I agree with a lot of the points Russell raises. I just don't like his conclusions. IMHO it's just the surrender of one more vital capability to meet present circumstances rather than to prepare for a future unknown. At the end of the day, our Army should be organized and trained to meet that future unknown that threatens the country and that the GoC didn't see coming or blindly ignored.

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TangoTwoBravo

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Since you brought up 2 CMBG in 2003, I think its impressive that we sent a Bde HQ, Bde Tps and a BG to Kabul at the same time as a BG to Bosnia. Did you want yet another shrubbery from us before you were satisfied? When we are committed to multi-BG operations on a rotational basis we are, well, committed. Its hard to do rotational deployments and be able to surge everything at the same time. It's a have your cake and eat it too situation.

Do you train your entire force to a baseline level and leave it a that or do you have asymmetrical training/readiness? Both can be valid. Rotational deployments, though, favour the asymmetrical method. If its WW2 Redux in Europe you train everything and send it. There is no rotation, but you have replacements. Horses for courses. Having said that, some have argued for the value of "foundational" training that is not directly tied to readiness but rather to keeping skill sets alive in the Army for when you need them. As always there will be compromises. We're not happy until you're not happy.

Regarding the Russell article, I agree with his comments on the MRP that existed up until this Advancing with Purpose. I am really excited about the changes to the MRP and the training cycle. The bit about the problems deploying the airborne company to Op REASSURANCE, though, are a bit distracting. I had no part of the process (I was in the Middle East at the time), but the bit about CADTC being involved looking for training opportunities is very telling. Was it an operation or a training event? Bit of both I suppose. So you sit on your rucksack in Canada or you sit on your rucksack in Poland. Getting somewhere is often the easiest part.

We do have "bespoke" elements for deployment that include the Army. I was in a Joint unit that was formerly an Army unit with three mission sets that had short-notice to move Operational Liaison and Reconnaissance Teams with affiliated Army elements. We practiced this annually to include the army elements. Anyhoo.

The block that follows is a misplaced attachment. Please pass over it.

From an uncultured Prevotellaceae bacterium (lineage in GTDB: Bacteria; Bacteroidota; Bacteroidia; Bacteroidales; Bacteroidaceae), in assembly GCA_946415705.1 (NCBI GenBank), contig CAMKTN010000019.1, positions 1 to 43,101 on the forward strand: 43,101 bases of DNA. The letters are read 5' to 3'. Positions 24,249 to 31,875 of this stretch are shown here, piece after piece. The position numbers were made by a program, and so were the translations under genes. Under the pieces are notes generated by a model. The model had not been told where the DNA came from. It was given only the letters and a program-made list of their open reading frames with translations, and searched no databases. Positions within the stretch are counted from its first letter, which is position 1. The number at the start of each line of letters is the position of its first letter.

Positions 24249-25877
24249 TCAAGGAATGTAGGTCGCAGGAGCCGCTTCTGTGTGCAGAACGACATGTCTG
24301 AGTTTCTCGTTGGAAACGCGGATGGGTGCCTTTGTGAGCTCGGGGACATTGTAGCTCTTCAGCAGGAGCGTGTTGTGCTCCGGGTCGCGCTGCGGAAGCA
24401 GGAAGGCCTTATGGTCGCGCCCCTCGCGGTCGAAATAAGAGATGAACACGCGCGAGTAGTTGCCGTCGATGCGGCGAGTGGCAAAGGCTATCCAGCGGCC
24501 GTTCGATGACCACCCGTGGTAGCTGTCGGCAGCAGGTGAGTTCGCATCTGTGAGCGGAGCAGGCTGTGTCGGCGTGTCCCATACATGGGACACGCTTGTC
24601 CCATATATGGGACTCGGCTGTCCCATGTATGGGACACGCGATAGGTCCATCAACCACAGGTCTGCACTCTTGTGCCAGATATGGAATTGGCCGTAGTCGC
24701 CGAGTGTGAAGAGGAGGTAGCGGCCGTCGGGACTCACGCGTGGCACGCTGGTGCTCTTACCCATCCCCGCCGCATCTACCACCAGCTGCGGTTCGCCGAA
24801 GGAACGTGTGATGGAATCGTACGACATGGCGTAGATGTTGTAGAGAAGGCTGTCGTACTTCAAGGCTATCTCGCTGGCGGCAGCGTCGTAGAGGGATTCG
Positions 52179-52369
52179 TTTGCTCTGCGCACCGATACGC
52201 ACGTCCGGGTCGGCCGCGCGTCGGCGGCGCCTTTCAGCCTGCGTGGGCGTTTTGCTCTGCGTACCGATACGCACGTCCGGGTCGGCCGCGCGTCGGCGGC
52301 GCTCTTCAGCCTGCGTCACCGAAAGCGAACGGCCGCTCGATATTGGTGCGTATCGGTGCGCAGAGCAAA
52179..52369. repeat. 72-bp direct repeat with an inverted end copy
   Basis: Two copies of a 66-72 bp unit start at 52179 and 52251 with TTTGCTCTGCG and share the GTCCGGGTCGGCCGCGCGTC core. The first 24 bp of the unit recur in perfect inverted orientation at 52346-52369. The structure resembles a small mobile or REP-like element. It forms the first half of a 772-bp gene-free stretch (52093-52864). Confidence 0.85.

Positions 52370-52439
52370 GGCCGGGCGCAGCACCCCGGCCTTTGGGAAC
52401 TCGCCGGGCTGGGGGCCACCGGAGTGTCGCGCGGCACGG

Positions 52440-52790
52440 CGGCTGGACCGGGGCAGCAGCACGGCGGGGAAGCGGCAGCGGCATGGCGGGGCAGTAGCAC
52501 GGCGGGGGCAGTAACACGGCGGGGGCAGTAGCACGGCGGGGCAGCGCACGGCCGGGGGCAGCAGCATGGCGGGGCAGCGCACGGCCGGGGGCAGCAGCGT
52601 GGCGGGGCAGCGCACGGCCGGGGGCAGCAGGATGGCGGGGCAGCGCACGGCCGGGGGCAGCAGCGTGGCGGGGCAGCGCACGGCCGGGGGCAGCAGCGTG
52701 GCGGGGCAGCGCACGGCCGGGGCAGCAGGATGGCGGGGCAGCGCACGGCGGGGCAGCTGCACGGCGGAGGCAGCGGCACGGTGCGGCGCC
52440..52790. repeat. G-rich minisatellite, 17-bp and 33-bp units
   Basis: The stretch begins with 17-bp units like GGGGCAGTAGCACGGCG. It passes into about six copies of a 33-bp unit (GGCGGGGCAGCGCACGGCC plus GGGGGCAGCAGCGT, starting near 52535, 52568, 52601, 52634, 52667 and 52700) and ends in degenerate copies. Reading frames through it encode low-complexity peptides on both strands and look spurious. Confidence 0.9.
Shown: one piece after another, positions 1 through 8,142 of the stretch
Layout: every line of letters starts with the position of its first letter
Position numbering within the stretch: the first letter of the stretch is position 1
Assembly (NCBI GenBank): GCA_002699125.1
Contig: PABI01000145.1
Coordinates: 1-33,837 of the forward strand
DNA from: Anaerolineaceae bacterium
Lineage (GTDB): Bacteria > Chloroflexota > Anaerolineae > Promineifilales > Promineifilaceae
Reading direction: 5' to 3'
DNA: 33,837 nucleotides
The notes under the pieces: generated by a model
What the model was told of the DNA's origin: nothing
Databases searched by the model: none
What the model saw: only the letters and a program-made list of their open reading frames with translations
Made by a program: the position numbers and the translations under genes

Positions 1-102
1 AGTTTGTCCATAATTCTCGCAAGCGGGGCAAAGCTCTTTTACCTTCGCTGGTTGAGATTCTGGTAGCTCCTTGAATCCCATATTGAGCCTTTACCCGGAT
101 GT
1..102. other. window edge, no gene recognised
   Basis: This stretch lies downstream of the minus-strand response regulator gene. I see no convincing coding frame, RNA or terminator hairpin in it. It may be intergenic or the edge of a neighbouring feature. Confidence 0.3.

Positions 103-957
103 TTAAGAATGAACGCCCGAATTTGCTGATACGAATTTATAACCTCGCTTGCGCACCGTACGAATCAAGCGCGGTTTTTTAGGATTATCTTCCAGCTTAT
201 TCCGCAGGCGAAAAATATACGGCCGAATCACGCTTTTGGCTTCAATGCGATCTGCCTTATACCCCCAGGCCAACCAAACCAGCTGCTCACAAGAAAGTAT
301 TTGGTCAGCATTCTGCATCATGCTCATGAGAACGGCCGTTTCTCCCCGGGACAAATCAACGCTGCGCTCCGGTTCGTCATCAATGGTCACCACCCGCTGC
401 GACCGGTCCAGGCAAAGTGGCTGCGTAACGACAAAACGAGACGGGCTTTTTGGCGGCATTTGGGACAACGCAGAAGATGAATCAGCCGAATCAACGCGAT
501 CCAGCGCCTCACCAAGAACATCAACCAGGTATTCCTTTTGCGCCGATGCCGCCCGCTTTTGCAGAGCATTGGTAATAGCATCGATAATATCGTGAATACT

FJAG

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Since you brought up 2 CMBG in 2003, I think its impressive that we sent a Bde HQ, Bde Tps and a BG to Kabul at the same time as a BG to Bosnia. Did you want yet another shrubbery from us before you were satisfied? When we are committed to multi-BG operations on a rotational basis we are, well, committed. Its hard to do rotational deployments and be able to surge everything at the same time. It's a have your cake and eat it too situation.
Do not want another shrubbery to be satisfied.

I think 2 CMBG did very well, especially 2 RCHA who not only had to turn out another gun battery but had to form, train and deploy two troops on two capabilities they didn't even have in their inventory at the beginning of the year, namely UAVs and counter mortar radars (Same, same on the ISTAR capability.) The regiment was pretty much stripped bare and when the folks that remained behind received a large influx of newly trained recruits that fall, they were severely challenged to muster even a handful of NCOs and drivers tracked to run DP1 courses.

My point was simply that with 2 CMBG being the high readiness force in 2003 and the mass of it's troops and all of it's headquarters deployed on rotational operations there was no "reserve" in the cupboard for an emergency. If the GoC had in fact needed another shrubbery, they would have had to reach down to the brigade on the road to high readiness for one. The issue showed the fallacy of the MRP at the time and not any deficiency in 2 CMBG. And that's pretty much been the problem with MRPs ever since.

I too think that the new MRP is a leap forward. I'm looking forward to the eventual PowerPoint presentation showing in 73 slides how it will work.

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MilEME09

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My big question is with only 3 brigades, can this work long term? I feel two up and one down constantly may cause burn out. That said we do not have the budget or the man power to raise a 4th brigade.
 

FJAG

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My big question is with only 3 brigades, can this work long term? I feel two up and one down constantly may cause burn out. That said we do not have the budget or the man power to raise a 4th brigade.
It's still a three year cycle with a brigade in each of one of the cycles as set out below:

  • A rotational cycle with three phases: build, contingency, and committed. This plan will be centred on a Canadian Mechanized Brigade Group (CMBG) which builds combat readiness and then holds that force at a ready posture for one year, retaining forces available to react to contingencies as necessary. At the end of this period in high readiness, contingency elements conduct TMST and deploy on predicted international operations as they transition to the committed phase;
As I see it a brigade starts the cycle upon having completed a deployment phase. For the first year it reconstitutes and rebuilds itself to a ready status. During the second year the brigade remains intact available for contingencies but undoubtedly continues to build its effectiveness perhaps with higher level exercises. At the end of the second year the brigade is assigned deployment missions and conducts TMST for the specific missions. During the third year it is deploys operationally such elements as are required during that year.